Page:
Cosigners and Bankruptcy… or How to Make Your Friends Into Enemies Without Really Trying Part 2

Dec 28, 2015 | Bankruptcy, Chapter 7 Bankruptcy

In part 1 we learned about a very common scenario that can be devastating to friendships. You cosigned for your friend’s car, and he decides not to make the payments. Now you are stuck owing money on a vehicle you don’t even own.

We will now look at how bankruptcy can help eliminate a cosigner’s debt, and also how in most situations, it can’t.

An Una-Ford-able Predicament

Bankruptcy is a great way to eliminate debt. Unsecured debts like credit cards and medical bills simply disappear when you file. If you have a vehicle you can’t afford, or you are behind on payments, you can give it back into the bank without owing any money.

But, when there is a cosigner involved, he or she is still on the hook for the debt even if your bankruptcy eliminates the debt for you.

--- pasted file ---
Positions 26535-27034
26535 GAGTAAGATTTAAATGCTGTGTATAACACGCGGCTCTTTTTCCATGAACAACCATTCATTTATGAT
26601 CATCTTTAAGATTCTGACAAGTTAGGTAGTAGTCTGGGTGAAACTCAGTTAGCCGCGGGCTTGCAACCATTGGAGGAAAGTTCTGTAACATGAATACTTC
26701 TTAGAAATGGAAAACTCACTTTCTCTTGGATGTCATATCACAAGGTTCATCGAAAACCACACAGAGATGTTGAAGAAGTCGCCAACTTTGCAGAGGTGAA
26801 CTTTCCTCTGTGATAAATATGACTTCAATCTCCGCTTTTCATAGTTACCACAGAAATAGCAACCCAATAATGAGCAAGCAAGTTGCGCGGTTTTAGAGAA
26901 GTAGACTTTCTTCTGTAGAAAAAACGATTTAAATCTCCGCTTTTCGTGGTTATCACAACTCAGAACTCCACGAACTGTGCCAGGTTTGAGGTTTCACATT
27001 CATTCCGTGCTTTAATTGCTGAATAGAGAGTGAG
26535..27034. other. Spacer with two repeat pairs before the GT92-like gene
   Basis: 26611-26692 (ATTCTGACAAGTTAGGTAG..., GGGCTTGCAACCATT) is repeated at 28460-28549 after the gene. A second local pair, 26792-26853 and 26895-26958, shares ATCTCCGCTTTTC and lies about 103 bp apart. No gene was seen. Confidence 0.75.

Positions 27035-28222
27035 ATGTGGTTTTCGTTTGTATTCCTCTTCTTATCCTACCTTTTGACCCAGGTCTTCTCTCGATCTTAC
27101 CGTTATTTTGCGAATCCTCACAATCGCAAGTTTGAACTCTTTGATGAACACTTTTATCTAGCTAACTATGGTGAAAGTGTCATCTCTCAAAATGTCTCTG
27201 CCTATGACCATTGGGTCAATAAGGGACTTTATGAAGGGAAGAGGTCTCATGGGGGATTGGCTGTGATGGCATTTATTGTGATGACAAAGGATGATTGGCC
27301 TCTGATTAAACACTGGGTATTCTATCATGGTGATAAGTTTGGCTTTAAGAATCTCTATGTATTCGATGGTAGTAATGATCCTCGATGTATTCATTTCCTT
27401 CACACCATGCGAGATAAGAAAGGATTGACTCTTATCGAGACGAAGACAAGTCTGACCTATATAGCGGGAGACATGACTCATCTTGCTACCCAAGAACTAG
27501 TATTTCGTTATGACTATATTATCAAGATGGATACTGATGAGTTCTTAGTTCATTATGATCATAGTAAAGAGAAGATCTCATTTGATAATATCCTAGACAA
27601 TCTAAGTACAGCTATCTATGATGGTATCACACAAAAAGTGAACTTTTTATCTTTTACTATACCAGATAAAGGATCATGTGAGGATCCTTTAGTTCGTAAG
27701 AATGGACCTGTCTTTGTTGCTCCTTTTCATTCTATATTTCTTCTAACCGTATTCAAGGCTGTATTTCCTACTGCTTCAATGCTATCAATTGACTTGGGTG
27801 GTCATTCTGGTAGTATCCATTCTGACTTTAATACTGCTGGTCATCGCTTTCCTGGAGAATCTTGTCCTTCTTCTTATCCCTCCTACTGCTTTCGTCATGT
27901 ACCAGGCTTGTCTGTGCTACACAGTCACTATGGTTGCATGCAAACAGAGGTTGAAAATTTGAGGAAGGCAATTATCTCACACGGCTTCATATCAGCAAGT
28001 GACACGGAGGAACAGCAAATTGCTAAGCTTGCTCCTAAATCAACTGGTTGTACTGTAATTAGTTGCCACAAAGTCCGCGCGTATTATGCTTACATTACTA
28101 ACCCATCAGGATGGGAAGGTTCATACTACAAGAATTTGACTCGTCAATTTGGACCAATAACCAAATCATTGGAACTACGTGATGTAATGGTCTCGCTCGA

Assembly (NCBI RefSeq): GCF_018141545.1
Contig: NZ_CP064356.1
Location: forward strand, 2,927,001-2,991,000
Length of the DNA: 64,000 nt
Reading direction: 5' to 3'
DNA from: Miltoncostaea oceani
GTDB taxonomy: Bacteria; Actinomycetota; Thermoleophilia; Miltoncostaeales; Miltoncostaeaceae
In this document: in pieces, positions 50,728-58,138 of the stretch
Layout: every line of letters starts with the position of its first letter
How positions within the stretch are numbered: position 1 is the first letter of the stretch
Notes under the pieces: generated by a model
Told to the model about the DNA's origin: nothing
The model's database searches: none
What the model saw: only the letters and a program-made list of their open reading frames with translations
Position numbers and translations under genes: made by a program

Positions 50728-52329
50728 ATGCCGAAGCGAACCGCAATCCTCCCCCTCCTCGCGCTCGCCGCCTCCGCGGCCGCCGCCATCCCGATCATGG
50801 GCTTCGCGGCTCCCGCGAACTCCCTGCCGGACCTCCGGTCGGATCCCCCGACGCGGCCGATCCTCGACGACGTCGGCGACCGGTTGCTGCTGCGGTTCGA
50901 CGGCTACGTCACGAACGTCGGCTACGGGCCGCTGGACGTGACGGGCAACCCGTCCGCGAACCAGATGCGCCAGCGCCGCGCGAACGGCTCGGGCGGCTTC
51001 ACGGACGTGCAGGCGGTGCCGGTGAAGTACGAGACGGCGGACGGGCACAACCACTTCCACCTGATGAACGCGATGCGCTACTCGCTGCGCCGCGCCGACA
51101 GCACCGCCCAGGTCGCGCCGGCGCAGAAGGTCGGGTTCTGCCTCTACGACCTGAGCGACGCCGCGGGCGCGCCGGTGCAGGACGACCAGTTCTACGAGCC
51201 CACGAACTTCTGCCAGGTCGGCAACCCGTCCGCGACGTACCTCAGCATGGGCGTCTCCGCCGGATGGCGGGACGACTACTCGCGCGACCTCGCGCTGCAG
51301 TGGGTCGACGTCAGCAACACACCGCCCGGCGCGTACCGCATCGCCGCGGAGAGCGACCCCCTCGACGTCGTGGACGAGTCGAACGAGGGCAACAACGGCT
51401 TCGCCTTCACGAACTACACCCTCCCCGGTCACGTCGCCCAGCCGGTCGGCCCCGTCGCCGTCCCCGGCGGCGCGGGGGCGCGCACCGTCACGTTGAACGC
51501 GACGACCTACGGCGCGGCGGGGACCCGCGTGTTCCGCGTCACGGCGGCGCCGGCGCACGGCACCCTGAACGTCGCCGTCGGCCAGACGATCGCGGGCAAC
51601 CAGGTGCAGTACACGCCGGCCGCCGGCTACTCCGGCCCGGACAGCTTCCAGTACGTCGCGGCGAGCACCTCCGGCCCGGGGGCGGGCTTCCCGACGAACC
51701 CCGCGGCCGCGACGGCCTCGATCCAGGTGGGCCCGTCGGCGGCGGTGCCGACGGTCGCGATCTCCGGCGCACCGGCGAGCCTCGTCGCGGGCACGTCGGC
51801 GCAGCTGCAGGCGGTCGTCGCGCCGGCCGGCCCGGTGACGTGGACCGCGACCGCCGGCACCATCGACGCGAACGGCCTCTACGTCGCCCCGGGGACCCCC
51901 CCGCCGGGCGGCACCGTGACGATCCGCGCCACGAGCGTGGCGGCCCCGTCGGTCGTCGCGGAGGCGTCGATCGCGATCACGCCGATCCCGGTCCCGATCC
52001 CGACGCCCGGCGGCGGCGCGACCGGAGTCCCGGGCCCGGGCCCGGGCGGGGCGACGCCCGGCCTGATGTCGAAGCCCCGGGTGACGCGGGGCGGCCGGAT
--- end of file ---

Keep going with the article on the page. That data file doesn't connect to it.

So now let’s say you are the cosigner who doesn’t file for bankruptcy. You will still be completely liable for the debt, even if the other guy gets off scot-free through bankruptcy.

As a cosigner, what are your options?

Unfortunately, you don’t have many options other than paying off the debt completely.

One option is to file bankruptcy yourself. Depending on how much you owe on the vehicle and whether or not you have other debts you would like to eliminate, this may be a great option for you.

The last option is out of your hands, but if your “friend” files for chapter 13 bankruptcy rather than chapter 7, and you are in the right part of the country (since this law varies by region), he may be able to pay off the cosigned vehicle through his chapter 13 payment plan, and you won’t owe a penny. Unfortunately, this is a fairly rare set of circumstances, but if you get lucky it just might work for you.

Hopefully by now you realize that being a cosigner is a risky proposition. You should consider it wisely before making the final decision. An even safer approach is to make a personal vow never to cosign for anyone. You might lose a friend that way, but it’s a lot less likely than losing a friend by becoming a cosigner.

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You can contact an experienced bankruptcy attorney at Meyer Law for a free consultation.

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